“Well, for a start, it’s got four fucking eyes, Frank.”
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#SciFiPrompt: DNA by Dav Kelly is licensed under CC BY-NC-ND 4.0


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We sent the good ones first. They were, entirely predictably, the perfect choice; trained before launch, they reliably went out for long walks (twice daily), were broadly content as long as the AI remembered to pitch out a treat, and always responded happily to the voice of Earth Control. Once we’d ascertained that they were able to survive – and, thankfully, had been able to prove the atmosphere for continued breathability – we put together a human mission.
By the time we arrived, however, they’d had two litters, making them the moon’s most prolific species.
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#SciFiPrompt 67: Moon Rover by Dav Kelly is licensed under CC BY-NC-ND 4.0


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Nanna used to take my little brother and I to the starport every month. We weren’t going on holiday anywhere – that was reserved for a cheap, terrestrial flight to a nice, hot country with a golden, sandy beach – but we loved to watch the ionwings taking off.
We used to take a little picnic basket – sandwiches with the crusts cut off, mork pie, carrot and celery sticks, little bottles of colourful soft drinks from the local corner shop – and we’d sit on her favourite woven blanket, brought with us for the occasion, multicolour scraps of other fabrics tied together into something useful, in the thistle-bordered glade by the perimeter fence, and watch as those lucky (or rich) enough to head to other planets departed, on trails of pulsing blue light, to Mars or Centauri or Vega or any number of other geoformed worlds.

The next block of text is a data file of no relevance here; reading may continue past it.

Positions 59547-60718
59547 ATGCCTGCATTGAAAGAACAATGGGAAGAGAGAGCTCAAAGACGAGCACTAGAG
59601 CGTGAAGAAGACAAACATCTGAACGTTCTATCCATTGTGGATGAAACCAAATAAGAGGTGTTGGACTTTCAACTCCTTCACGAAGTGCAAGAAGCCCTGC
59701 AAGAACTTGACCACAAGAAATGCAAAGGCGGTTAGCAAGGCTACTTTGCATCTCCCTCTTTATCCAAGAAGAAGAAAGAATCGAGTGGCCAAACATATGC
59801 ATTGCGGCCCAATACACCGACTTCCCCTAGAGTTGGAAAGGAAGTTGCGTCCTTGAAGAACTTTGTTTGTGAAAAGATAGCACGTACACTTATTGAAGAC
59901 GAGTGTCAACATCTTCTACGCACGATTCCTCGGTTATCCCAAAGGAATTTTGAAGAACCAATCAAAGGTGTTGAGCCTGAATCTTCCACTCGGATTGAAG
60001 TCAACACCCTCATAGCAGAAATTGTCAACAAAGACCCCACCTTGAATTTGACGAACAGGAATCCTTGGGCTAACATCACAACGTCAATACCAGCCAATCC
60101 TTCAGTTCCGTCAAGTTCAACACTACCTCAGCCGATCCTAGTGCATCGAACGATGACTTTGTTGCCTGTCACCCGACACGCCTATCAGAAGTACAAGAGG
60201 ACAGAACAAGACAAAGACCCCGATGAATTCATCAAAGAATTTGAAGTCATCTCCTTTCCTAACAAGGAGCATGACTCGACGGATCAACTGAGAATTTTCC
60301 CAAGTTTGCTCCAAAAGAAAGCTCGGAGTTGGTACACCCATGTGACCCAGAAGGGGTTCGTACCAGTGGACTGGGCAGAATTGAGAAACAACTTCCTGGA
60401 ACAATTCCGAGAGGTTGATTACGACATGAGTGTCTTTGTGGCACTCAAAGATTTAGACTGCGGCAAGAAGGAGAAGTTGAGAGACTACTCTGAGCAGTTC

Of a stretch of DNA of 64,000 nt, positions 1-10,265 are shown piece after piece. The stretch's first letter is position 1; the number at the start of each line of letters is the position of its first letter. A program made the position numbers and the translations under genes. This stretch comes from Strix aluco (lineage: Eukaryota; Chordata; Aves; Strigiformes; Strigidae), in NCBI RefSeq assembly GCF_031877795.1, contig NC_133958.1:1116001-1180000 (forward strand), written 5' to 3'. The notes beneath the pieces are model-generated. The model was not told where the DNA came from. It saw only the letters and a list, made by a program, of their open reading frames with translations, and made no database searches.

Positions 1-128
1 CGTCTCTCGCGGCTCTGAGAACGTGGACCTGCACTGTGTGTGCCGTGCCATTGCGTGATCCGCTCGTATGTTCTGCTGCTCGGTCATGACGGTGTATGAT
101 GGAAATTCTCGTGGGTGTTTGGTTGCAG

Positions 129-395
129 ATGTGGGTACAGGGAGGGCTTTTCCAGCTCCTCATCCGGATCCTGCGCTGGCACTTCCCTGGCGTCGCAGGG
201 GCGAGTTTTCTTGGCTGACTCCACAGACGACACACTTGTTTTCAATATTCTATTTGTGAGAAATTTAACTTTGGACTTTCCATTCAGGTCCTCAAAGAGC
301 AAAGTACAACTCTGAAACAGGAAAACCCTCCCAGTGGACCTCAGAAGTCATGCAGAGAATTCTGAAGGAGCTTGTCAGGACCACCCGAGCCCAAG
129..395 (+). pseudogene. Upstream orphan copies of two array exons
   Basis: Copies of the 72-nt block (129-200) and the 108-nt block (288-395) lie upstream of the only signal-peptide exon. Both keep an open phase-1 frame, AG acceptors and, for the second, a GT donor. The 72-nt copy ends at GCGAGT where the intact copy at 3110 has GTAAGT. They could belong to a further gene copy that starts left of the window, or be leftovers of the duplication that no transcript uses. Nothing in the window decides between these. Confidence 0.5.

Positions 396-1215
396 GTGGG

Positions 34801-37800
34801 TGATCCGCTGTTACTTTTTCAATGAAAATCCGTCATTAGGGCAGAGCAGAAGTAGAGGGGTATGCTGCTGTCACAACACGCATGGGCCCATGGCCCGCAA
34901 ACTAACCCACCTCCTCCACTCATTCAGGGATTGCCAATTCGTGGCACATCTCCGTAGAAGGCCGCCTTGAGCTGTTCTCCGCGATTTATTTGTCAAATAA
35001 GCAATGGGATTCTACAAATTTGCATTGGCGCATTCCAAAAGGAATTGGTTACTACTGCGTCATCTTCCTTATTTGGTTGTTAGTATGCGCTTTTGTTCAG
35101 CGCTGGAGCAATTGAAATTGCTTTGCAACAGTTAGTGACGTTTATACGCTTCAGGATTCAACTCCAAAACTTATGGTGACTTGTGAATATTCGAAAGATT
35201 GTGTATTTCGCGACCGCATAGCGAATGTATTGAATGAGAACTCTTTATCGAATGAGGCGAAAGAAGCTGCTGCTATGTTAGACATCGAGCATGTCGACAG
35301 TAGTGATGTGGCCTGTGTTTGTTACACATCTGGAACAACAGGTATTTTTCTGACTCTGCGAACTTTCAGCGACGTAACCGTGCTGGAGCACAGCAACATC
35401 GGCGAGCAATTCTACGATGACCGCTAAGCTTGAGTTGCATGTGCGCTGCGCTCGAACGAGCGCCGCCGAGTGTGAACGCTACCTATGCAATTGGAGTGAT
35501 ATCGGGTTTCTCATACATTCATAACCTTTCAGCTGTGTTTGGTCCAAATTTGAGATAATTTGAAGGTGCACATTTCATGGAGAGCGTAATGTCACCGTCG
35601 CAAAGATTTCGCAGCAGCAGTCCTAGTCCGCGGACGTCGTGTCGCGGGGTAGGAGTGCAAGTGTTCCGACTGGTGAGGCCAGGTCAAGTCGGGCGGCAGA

She would pass a plate of provisions over, then conjure stories of those on the ships: “The businesswomen on that one are off to Mars; they all work for Iroco, mining for water and iron,” or “There’s a secret agent on that ship, a spy trying to find a lady who has stolen the designs for a new ion engine,” or “A little boy on that ship is off to find his long lost family on Aurora; they went before him but then went bankrupt and he has had to stowaway to get there.”
We, my little brother and I, would sit, chewing, and playfully add to the fantasy. “One of the businesswomen is going to find green jewels in the mine and become so rich she can buy the company and live in a huge mansion on Io.” These dreams, of people we wished we were, came and went like the ships leaving and returning, until the light faded and, reluctantly, the woven blanket was folded away for the journey home.
Eventually, inevitably, inexorably, the time came for the blanket to be folded and stored for the final time. Older, my brother (who is no longer so little as much as still younger) and I returned to the glade and dreamed once more. “Perhaps she’s on that ship, a stowaway, going to Europa for a long swim in the topaz sea.”
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#SciFiPrompt 62: Terminal by Dav Kelly is licensed under CC BY-NC-ND 4.0

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“Let’s just get the ferry.”
“No, that costs a fortune. We’ll just take the kayaks.”
“That’ll take ages and we’ll be knackered by the time we get there.”
“We can stop off at the services, though, get a tea and some honeywafers.”
“Still, it’ll be at least four hours of hard rowing before we get to the services; the ferry will have us all the way to the city centre in two.”
“Babe, we don’t have the money for the ferry. Have you seen what they’ve put the prices up to? ‘Unprecedented inflation’ they’re calling it on the news, a ‘cost of living crisis’.”
“I know, I saw it myself. Something about the Warming, and the cost of energy going up again.”
“That’s what I’m saying, the ferries have doubled in price.”
“Yeah, but… can we at least take the solar packs and use the electric drivers? We can rope the kayaks together then, it’ll be half the work.”
“Fine. But you’ll have to take fewer bags.”
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#SciFiPrompt 56: Aquatic by Dav Kelly is licensed under CC BY-NC-ND 4.0